Credit Suisse Securities is creating a market data analysis and management team to focus on the data strategy and pricing policies adopted in equities and fixed income.
From a fixed-income perspective, the group is headed by New York-based Baldwin Smith, managing director, fixed-income research, Credit Suisse Securities. Smith, who was a speaker at the North American Financial Information Summit in New York in May, said the new centralized group will be involved in selecting data sources and policies used for pricing securities.
“This group really focuses on the data strategy,” he said, explaining that although the group is being set up now, the team has worked together on the data strategy on a more ad-hoc basis previously too. “We have our house in order,” he said.
The background for creating a central data group that sits across equities and fixed income was the increased scrutiny faced by pricing teams. Smith said the benefits of having this new centralized group will include increased transparency and improved ability to monitor prices for compliance purposes.
“Management allowed us to do something with the right people,” he said.
Meanwhile, panelists said there has been a general trend towards firms taking more evaluated pricing data and more frequent data due to increased regulatory scrutiny and focus on transparency.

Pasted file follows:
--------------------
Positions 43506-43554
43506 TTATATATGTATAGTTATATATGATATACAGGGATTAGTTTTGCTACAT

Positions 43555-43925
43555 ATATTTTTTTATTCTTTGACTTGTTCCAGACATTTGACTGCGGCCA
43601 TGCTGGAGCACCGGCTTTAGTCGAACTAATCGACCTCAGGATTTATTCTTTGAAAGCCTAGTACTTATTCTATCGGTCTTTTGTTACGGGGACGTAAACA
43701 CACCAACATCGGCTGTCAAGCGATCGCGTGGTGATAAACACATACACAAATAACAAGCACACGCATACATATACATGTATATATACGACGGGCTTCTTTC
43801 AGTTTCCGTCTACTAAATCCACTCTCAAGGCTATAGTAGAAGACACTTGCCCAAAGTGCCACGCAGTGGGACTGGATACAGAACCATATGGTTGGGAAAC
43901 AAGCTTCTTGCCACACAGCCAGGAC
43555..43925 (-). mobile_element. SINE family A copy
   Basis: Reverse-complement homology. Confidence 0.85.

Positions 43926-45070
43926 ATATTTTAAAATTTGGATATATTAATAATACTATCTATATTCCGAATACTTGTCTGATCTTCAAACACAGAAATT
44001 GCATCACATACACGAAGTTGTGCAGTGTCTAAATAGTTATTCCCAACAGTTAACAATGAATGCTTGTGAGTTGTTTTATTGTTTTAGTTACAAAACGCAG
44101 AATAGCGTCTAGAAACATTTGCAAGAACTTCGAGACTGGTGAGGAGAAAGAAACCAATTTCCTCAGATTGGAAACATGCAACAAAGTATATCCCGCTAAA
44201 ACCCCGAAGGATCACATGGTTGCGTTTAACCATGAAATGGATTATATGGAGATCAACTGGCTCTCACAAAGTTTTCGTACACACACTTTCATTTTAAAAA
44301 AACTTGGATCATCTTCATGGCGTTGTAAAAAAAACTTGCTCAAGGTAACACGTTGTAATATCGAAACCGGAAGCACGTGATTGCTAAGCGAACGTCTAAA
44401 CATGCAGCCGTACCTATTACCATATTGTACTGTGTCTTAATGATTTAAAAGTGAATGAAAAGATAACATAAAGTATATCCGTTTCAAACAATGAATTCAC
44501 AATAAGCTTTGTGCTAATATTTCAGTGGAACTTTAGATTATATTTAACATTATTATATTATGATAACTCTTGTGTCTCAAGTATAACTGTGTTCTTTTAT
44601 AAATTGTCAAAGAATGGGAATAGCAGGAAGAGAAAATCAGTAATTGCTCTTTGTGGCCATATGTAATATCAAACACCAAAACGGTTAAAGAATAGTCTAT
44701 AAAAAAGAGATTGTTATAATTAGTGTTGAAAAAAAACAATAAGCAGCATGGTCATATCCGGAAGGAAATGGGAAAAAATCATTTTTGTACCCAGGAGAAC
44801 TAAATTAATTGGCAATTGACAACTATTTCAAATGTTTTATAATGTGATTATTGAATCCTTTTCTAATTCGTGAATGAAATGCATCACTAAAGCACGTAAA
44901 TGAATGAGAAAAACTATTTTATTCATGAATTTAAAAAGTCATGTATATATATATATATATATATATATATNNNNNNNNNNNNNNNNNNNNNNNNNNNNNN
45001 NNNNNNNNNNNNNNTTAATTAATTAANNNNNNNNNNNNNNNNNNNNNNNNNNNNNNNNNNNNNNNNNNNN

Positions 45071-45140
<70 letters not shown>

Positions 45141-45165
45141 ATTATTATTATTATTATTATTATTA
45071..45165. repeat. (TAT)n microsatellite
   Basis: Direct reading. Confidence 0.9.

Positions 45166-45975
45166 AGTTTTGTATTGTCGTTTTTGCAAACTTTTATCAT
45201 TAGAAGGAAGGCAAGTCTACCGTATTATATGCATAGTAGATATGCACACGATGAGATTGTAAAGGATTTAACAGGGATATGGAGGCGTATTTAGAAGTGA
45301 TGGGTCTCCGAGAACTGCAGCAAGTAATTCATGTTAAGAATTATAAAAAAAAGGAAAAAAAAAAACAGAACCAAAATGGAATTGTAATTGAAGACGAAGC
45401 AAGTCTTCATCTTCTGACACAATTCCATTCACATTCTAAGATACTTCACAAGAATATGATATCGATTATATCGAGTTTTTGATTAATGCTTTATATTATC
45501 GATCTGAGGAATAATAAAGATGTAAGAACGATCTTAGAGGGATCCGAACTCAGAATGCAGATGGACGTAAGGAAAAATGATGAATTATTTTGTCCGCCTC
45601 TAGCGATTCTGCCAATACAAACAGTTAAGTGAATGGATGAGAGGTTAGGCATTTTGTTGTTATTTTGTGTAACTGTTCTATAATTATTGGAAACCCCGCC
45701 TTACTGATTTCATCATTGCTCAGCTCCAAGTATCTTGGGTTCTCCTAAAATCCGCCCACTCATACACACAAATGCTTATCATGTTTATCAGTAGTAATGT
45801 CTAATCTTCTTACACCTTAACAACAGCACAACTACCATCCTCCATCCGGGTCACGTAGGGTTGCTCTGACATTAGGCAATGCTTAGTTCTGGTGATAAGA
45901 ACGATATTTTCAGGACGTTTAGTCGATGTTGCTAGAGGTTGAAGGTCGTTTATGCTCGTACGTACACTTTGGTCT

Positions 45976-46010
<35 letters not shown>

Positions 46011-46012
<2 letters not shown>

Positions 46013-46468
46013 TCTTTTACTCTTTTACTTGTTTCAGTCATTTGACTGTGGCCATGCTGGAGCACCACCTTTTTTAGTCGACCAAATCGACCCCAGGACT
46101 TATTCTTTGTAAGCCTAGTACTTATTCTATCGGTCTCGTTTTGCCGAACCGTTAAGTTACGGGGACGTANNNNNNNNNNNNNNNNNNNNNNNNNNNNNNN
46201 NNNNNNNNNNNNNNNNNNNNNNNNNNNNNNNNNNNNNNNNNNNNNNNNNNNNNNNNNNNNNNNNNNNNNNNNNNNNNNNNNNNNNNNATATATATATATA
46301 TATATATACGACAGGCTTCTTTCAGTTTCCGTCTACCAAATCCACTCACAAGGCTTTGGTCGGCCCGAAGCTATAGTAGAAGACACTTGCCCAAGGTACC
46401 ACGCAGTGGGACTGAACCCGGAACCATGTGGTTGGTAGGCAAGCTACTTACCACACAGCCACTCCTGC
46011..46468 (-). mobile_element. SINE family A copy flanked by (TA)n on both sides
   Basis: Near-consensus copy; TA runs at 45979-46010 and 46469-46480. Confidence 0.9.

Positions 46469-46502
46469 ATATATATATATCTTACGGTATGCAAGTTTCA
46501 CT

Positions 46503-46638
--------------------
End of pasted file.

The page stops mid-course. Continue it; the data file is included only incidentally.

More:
New York-based Mark Abramowitz, director, taxable evaluations, Standard & Poor’s, said the challenge for vendors is to understand what each client is looking for, as the requirements differ. “Transparency means something to one person and something else to someone else,” he said.
Abramowitz also said firms seem to be doing more vendor due diligence visits. For these visits, clients may come in with a selection of Cusip numbers for securities they want to see analysts price, he explained. The visits are mostly yearly, but some would do more frequent checks too. Abramowitz said some choose to do a “deep dive” call with the vendor on a quarterly basis, where the client could learn more about how the vendor prices some hard-to-price securities.
Boston-based Kerry Ann White, managing director, global product management, BNY Mellon Asset Servicing, said some of the main changes have been around pricing hard-to-value assets, and “a lot of clients need prices more frequently.”
Firms are also looking for vendors with broad coverage, according to panelists. New York-based Bruce Manson, global head, Bloomberg Valuation Service (BVAL), Bloomberg, said this is what Bloomberg has focused on in recent years when developing its algorithm-based valuation service. “We got started in 2006, and we’ve spent five years building out the coverage,” he said, explaining that the company is constantly looking at expanding the service.